Class 2 Traffic Misdemeanors – The penalties for this class of misdemeanor include: A fine of a minimum of $150.00 up to a maximum of $300.00, a jail sentence of 10 days to 90 days (usually only ordered in cases where there are aggravating factors, such as repeat violations, injury to a person, or reckless indifference to the safety of others), community or useful public service, probation for 12 months or longer, alcohol or drug counseling, restitution, and other penalties or requirements from the court. Upon conviction for a Class 2 Misdemeanor Offense, points are assessed to your driver’s license in accordance with Colorado’s DMV Point System.


Misdemeanor (Unclassified) Charges


Serious traffic charges are classified as Unclassified Misdemeanors. This class of charges requires a mandatory court appearance and a conviction may result in a jail sentence, hefty fines and costs, probation for 12 months or more, required drug or alcohol counseling, community or useful public service, restitution, and other penalties and sentence requirements, as provided for in the specific statute for any violations.


Do not ignore the court date listed on your summons. If you fail to appear on your court date, serious consequences may result, including the issuance of an arrest warrant, a requirement that you post a bond to ensure your presence at future court dates, suspension of your driver’s license (regardless of whether you live in-state or out-of-state) until the arrest warrant is resolved, and other actions taken to secure your presence in court.


If you get a conviction for an Unclassified Misdemeanor, points are assessed to your driver’s license in accordance with Colorado’s DMV Point System and your driving privileges may be restrained as provided for in the statute for the violation.

What Are The Possible Penalties For An Unclassified Misdemeanor Involving A Vehicle?

The possible jail sentence, fine amounts, and other penalties and court sentencing requirements for unclassified misdemeanors are detailed in each of the specific statutes for the violation. Colorado law provides: “Any misdemeanor or petty offense defined by state statute without specification of its class shall be punishable as provided in the statute defining it.” C.R.S. § 18-1.3-504.



Felony Criminal Charges


Felonies are the most serious of criminal charges involving a motor vehicle. The class of felony charges includes: Criminally Negligent Homicide, Vehicular Homicide, Vehicular Assault, Manslaughter Involving a Motor Vehicle, Vehicular Eluding, Leaving the Scene of an Accident Involving Serious Bodily Injuries or Death, Commission of Felony Involving a Motor Vehicle, and Felony Distribution of Drugs Involving a Motor Vehicle. Felonies are very serious charges and a conviction may result in a substantial prison sentence, huge fines, lengthy probation, required drug or alcohol counseling, useful public service, restitution and other penalties or sentence requirements.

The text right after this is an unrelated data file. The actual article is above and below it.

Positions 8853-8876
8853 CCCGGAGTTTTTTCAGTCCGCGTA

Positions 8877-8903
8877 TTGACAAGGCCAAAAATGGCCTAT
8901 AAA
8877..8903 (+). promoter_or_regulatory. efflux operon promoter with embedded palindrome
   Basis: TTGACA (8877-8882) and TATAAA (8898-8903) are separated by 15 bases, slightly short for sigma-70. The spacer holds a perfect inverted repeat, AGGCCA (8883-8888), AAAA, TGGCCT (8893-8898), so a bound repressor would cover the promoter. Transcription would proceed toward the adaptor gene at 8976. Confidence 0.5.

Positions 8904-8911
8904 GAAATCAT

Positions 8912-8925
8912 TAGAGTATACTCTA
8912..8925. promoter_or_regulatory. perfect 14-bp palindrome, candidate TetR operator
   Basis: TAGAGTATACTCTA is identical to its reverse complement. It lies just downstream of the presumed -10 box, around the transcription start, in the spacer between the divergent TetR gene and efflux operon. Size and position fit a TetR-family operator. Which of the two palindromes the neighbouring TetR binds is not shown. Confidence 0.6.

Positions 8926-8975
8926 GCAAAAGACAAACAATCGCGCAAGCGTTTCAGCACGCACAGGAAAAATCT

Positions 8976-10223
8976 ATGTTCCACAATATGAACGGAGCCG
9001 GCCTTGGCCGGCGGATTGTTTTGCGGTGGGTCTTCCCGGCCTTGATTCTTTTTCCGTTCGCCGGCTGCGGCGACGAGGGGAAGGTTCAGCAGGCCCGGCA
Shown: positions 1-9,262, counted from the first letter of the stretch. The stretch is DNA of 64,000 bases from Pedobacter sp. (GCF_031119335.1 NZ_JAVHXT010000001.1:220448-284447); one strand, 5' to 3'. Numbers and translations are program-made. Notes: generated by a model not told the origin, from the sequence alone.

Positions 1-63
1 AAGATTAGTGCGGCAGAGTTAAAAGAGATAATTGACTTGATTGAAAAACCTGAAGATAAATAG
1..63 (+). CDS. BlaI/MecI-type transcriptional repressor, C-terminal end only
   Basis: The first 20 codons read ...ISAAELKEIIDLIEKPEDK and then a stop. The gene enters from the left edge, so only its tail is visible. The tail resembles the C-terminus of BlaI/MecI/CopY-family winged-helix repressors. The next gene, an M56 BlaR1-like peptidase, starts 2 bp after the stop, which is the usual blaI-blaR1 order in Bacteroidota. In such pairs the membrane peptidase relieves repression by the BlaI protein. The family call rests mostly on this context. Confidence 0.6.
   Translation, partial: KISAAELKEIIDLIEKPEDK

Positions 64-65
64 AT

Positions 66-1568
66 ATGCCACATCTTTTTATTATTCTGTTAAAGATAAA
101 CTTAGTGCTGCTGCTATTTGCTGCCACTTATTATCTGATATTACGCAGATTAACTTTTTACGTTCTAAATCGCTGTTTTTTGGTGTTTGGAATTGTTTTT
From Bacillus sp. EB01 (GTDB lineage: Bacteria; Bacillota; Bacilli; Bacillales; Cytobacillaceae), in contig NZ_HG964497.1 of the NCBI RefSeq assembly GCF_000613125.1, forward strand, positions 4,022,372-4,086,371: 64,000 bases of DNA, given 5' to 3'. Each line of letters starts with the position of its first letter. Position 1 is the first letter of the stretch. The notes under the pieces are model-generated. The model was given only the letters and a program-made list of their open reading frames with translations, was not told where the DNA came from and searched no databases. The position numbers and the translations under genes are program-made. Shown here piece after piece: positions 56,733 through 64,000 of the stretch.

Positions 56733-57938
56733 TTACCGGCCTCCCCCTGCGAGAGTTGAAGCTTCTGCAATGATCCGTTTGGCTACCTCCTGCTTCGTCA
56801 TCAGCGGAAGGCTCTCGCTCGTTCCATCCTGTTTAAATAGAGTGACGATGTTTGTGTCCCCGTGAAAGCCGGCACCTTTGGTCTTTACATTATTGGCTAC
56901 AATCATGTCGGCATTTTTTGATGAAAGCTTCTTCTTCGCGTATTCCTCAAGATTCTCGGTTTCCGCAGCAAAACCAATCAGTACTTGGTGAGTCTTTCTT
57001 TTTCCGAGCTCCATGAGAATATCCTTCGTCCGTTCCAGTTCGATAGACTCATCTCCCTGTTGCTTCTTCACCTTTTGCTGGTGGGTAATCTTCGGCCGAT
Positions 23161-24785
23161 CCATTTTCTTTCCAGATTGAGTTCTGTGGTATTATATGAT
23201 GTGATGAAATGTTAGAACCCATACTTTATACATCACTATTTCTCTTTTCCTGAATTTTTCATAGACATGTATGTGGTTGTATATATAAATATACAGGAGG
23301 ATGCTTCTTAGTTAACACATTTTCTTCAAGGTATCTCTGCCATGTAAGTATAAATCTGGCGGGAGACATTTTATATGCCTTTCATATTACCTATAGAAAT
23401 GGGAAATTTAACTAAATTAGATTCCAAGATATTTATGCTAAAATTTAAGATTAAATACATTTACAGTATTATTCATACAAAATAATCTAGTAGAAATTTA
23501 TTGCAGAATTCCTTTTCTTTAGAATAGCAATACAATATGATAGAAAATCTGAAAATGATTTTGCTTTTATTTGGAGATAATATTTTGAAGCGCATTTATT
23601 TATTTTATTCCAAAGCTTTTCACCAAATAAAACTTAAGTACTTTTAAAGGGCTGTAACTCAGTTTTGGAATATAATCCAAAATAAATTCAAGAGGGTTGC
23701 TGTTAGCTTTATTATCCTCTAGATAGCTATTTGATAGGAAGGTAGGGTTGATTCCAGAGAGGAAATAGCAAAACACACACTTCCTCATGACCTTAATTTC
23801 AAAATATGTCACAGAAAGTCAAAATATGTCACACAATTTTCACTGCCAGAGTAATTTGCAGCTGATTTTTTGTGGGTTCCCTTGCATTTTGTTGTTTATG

The purpose of this website is to provide comprehensive information about non-felony Title 42 traffic charges, including Misdemeanor Traffic Offenses, Unclassified Misdemeanors, Petty Offenses, and Civil Traffic Infractions. Accordingly, information regarding felony criminal charges is not detailed in this website and we suggest that you speak directly to a criminal defense attorney about any felony charges.



Colorado Drivers License & Traffic Ticket Attorney – Call Us Today To Discuss Your Case!


Driver's License Point System
For each conviction of a traffic violation or driving charge, the court notifies the Division of Motor Vehicles...
Driver's License Point System
Driver's License Restraints
A person's privilege to drive may be restrained (taken away or severely limited) for up to one year or more if the driver...
Driver's License Restraints
Driver's License Reinstatement
While you may be eligible to reinstate your driver's license after a certain period of suspension or revocation time has...
Driver's License Reinstatement
Serving Colorado Front-Range & Denver-Metro Areas:
Including Adams County, Arapahoe County, Broomfield County, Clear Creek County, Denver County, Douglas County, Elbert County, El Paso County, Gilpin County & Jefferson County; and the Cities and Towns of Arvada, Auraria, Aurora, Black Hawk, Brighton, Broomfield, Bow Mar, Castle Pines, Castle Rock, Centennial, Central City, Cherry Hills Village, Colorado Springs, Commerce City, Denver, Edgewater, Elizabeth, Englewood, Federal Heights, Glendale, Golden, Greenwood Village, Kiowa, Lakeside, Lakewood, Larkspur, Littleton, Lone Tree, Mountain View, Northglenn, Parker, Sheridan, Thornton, Westminster, Wheat Ridge and more.
Accepting major credit cards, cash, personal checks, bank checks and money orders.
VisaMasterCardAmerican ExpressDiscover
Read Some of Our Reviews…
Copyright © 2017, Denver Traffic Lawyer, LLC. We do not claim a copyright for public information contained herein. This website is created and maintained by Denver Traffic Lawyer, LLC.
Call Us Now!